Producers work diligently to bring safe food to market; however, problems may arise that can be attributed to many areas of the complex global value chain, some out of the direct control of producers. In some instances, it may be critical that a corrective action such as food recalls are carried out quickly and effectively and that all parties know their roles and execute flawlessly. This is where global food recall standards are vital to reducing risk and protecting lives.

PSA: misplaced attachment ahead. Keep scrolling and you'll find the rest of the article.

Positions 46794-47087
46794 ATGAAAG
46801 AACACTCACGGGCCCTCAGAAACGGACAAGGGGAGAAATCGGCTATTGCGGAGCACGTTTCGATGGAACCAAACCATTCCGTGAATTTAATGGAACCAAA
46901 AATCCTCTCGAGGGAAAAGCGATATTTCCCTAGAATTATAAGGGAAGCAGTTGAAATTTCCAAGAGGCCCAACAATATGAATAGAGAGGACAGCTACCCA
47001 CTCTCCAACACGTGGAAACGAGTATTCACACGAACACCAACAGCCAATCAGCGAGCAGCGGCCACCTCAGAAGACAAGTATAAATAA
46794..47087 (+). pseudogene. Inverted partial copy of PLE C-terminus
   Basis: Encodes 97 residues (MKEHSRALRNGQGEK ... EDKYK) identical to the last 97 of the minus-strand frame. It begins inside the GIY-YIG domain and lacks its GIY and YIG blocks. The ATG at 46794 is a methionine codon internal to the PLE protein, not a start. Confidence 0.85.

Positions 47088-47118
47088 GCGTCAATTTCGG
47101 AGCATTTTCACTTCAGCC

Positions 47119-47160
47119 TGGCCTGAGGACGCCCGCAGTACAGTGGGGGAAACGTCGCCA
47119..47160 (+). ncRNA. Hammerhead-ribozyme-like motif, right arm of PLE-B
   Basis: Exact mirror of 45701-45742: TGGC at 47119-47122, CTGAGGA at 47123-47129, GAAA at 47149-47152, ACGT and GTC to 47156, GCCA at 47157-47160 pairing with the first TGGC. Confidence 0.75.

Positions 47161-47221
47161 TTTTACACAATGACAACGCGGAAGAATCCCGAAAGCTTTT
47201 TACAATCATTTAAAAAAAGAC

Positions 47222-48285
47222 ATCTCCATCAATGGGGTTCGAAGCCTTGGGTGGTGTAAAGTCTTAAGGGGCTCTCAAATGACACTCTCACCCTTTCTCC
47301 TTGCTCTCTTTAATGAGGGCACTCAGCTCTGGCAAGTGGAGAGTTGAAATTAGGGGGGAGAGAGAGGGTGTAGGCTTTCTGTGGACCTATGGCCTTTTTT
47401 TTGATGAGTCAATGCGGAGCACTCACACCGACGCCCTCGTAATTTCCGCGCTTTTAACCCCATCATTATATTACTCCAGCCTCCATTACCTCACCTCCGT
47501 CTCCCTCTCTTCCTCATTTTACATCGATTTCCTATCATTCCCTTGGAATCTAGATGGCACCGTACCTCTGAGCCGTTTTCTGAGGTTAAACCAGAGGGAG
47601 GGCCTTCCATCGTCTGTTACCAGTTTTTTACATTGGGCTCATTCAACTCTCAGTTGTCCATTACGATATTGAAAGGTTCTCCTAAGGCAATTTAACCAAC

In 2008, the US food industry, led by the Grocery Manufacturers Association (GMA) and the Food Marketing Institute (FMI), realized they needed to collaborate to improve food traceability and create product recall standards that would remove unsafe foods from the market more effectively.
At the time, one analyst suggested that it took an average of 18 days to sense and act on a food recall. It took a further 42 days to complete the food recall and only 43% of products – in the most serious food recall category – were actually traced (to the point of purchase). This needed to change.
GS1, a global not-for-profit standards organization, was engaged to develop a global recall standard applicable for food.